Last weekend, we went to Christchurch. The last time I was there, was almost 6 years ago, and the city has been rocked with earthquakes since. I also had my own car and a GPS this time, so I was able to hone in on places I visited 30+ years ago. The one thing I loved about Christchurch is it’s ability to stand tall. Even though the streets looked like a war zone of witch’s hats and crumbling bitumen, somehow a community is still working, still going to school, still shopping and still enjoying their town… and it is still a very pretty town in places.
Our first stop for the morning was the Christchurch CBD. We parked in a metered parking area with no meter, just outside a make-shift retail sector created completely out of shipping containers. It… looked… awesome!
This weekend, we went to New Zealand to say our final farewell to my one and only blood aunt who died after a short illness aged 65. Really really young…
I started to get to know her properly in the last ten years when she stayed over at my home a few times for other family occasions. We had little chats about life, family and our outlooks on life, and in many ways we were very similar, which surprised me in one way yet was comforting in another, as for many years I couldn’t understand the upbringing I had had, with the lack of extended family around us and the ‘practical attitude’ of life that was instilled into me, when I was always yearning for family to show that they cared and had compassion, and somehow, through this aunt, I found it was possible.
The day itself overwhelmed me in many ways… and I will say ‘overwhelmed’ overwhelmingly too much, but it was just that… overwhelming. My boys and I arrived at my cousins house around 10.30am on the day of the funeral. My cousin’s daughter gave me a running hug, so excited to see me, and I was so overwhelmed by it, as I’d never had someone welcome me with so much gusto, being so pleased to see me. It instantly brought me to tears. We went inside to see my cousin and she asked us if we wanted to see her mum/my aunt, as she was lying in her coffin on her bed. We went into the room and she was lying there, so peaceful, yet you could see the life was taken out of her. It was strange, yet hard to see at the same time, because she always had so much love to give. She was in an eco-friendly coffin, designed to write messages on it from the grieving. So the boys and I wrote our little messages with brightly coloured pens, gem stickers and drawings.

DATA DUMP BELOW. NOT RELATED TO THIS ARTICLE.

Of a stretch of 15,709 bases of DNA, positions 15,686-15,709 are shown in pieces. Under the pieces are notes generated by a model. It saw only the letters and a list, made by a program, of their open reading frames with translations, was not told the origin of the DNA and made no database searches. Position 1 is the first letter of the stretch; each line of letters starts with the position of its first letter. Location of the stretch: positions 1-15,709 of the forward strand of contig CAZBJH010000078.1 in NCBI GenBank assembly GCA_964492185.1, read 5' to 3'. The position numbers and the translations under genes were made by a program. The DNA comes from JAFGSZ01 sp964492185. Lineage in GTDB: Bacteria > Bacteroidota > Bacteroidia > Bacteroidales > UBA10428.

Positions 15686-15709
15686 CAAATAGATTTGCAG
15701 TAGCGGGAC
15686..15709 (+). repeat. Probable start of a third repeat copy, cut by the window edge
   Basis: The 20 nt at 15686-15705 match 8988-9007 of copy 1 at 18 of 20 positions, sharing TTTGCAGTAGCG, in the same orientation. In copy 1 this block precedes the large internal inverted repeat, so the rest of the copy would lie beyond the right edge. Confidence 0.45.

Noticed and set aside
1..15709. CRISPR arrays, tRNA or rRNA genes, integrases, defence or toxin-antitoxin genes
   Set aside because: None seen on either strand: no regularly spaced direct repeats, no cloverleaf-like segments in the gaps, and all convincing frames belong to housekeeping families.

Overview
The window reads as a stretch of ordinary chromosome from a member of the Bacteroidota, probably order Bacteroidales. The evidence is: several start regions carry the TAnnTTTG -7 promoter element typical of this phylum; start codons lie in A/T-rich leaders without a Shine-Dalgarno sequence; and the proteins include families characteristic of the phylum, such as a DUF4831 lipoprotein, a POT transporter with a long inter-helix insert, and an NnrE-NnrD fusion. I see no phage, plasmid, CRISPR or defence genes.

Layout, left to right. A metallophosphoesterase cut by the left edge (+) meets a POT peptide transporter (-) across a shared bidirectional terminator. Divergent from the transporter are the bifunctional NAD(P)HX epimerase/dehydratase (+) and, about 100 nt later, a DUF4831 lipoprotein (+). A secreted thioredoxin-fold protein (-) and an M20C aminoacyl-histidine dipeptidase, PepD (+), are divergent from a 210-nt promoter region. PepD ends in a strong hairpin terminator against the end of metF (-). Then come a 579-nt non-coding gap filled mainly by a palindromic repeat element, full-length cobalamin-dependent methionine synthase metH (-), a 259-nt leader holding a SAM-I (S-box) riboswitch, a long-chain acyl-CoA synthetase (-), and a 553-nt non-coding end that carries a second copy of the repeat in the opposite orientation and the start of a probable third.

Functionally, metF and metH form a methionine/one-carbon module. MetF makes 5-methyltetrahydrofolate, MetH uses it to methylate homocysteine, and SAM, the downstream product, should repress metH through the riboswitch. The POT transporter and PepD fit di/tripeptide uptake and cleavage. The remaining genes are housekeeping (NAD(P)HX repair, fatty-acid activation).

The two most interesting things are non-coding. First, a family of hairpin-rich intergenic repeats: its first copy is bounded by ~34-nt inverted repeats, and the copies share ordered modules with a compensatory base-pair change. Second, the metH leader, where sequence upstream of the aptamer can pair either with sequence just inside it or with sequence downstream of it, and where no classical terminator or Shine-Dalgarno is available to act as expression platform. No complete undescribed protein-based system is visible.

We then helped blow up some helium balloons, so that they could be released as a final tribute. My boys had fun blowing and tying up the balloons, but also sucking on the helium. My other cousin, the son of my aunt turned up with his two boys and his wife, and my boys and their boys were instantly friends.
The funeral was at 2pm… We arrived at around 1.40pm, and the car park was already full with t parking attendants directing the traffic. There would have been at least 400 people there. I got to see my uncle, who 18 months ago I got to see for the first time in about 28 years, and see his wife and their boys (who are my age and older) who I hadn’t seen since I was nine. Again, it was all overwhelming for me being in the same space as my distant family, but have so much heartfelt love for each other. My uncle gave me plenty of hugs, hugs that were warm and tender, something I had never felt from my own father. It boggles me that they can be related. The funeral itself was lovely, and full of tears, especially when my aunt’s best friend of 60 years talked, and my cousin’s daughter talked. At the end, my cousin asked me to step in to be a pallbearer… There I was standing there with my aunt’s brother, her son-in-law, her daughter, her son, her nephew and her niece… me, carrying her out of the chapel. We placed her in the car, grabbed the balloons and handed them out to all the family members and released them as the car drove off. My cousin’s husband is Maori, and his Maori friends stood in a line in the driveway as a mark of respect to say goodbye. It was almost too perfect… it was the perfect send off for my beautiful aunt.
They say some people know when it’s time to leave this world, and my aunt had it in her heart that she wanted to go. The stories I heard about her last weeks, seemed like she did everything she ever wanted, including seeing her children and grandchildren in the right places in their lives. There was only one thing she wanted to do, that she didn’t get round to doing… one final trip to Australia, a trip where she could be herself and do what she wanted without being a burden on family. She wanted to leave, and we must all respect her wish, even though we will miss her terribly and always love her.
Goodbye lovely lady…